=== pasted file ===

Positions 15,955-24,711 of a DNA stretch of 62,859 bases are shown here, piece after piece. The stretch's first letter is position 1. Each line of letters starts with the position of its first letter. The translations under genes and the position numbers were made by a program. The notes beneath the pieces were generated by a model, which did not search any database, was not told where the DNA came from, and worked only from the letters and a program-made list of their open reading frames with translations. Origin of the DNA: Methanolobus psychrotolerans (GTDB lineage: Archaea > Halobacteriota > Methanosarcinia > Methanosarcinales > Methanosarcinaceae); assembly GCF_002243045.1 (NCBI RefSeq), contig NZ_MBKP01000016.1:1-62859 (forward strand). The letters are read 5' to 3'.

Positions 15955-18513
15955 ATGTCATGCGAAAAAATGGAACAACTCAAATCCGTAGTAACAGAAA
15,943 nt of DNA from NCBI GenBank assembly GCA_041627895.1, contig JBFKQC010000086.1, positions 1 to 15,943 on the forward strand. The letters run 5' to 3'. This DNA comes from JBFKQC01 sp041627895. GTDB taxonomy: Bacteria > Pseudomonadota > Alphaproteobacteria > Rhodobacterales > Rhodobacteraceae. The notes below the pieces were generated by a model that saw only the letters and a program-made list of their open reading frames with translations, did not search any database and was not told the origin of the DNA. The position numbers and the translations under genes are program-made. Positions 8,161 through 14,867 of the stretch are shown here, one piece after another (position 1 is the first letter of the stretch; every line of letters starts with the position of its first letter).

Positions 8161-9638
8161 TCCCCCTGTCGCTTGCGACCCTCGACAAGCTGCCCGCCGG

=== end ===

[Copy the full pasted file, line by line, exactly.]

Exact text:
Positions 15,955-24,711 of a DNA stretch of 62,859 bases are shown here, piece after piece. The stretch's first letter is position 1. Each line of letters starts with the position of its first letter. The translations under genes and the position numbers were made by a program. The notes beneath the pieces were generated by a model, which did not search any database, was not told where the DNA came from, and worked only from the letters and a program-made list of their open reading frames with translations. Origin of the DNA: Methanolobus psychrotolerans (GTDB lineage: Archaea > Halobacteriota > Methanosarcinia > Methanosarcinales > Methanosarcinaceae); assembly GCF_002243045.1 (NCBI RefSeq), contig NZ_MBKP01000016.1:1-62859 (forward strand). The letters are read 5' to 3'.

Positions 15955-18513
15955 ATGTCATGCGAAAAAATGGAACAACTCAAATCCGTAGTAACAGAAA
15,943 nt of DNA from NCBI GenBank assembly GCA_041627895.1, contig JBFKQC010000086.1, positions 1 to 15,943 on the forward strand. The letters run 5' to 3'. This DNA comes from JBFKQC01 sp041627895. GTDB taxonomy: Bacteria > Pseudomonadota > Alphaproteobacteria > Rhodobacterales > Rhodobacteraceae. The notes below the pieces were generated by a model that saw only the letters and a program-made list of their open reading frames with translations, did not search any database and was not told the origin of the DNA. The position numbers and the translations under genes are program-made. Positions 8,161 through 14,867 of the stretch are shown here, one piece after another (position 1 is the first letter of the stretch; every line of letters starts with the position of its first letter).

Positions 8161-9638
8161 TCCCCCTGTCGCTTGCGACCCTCGACAAGCTGCCCGCCGG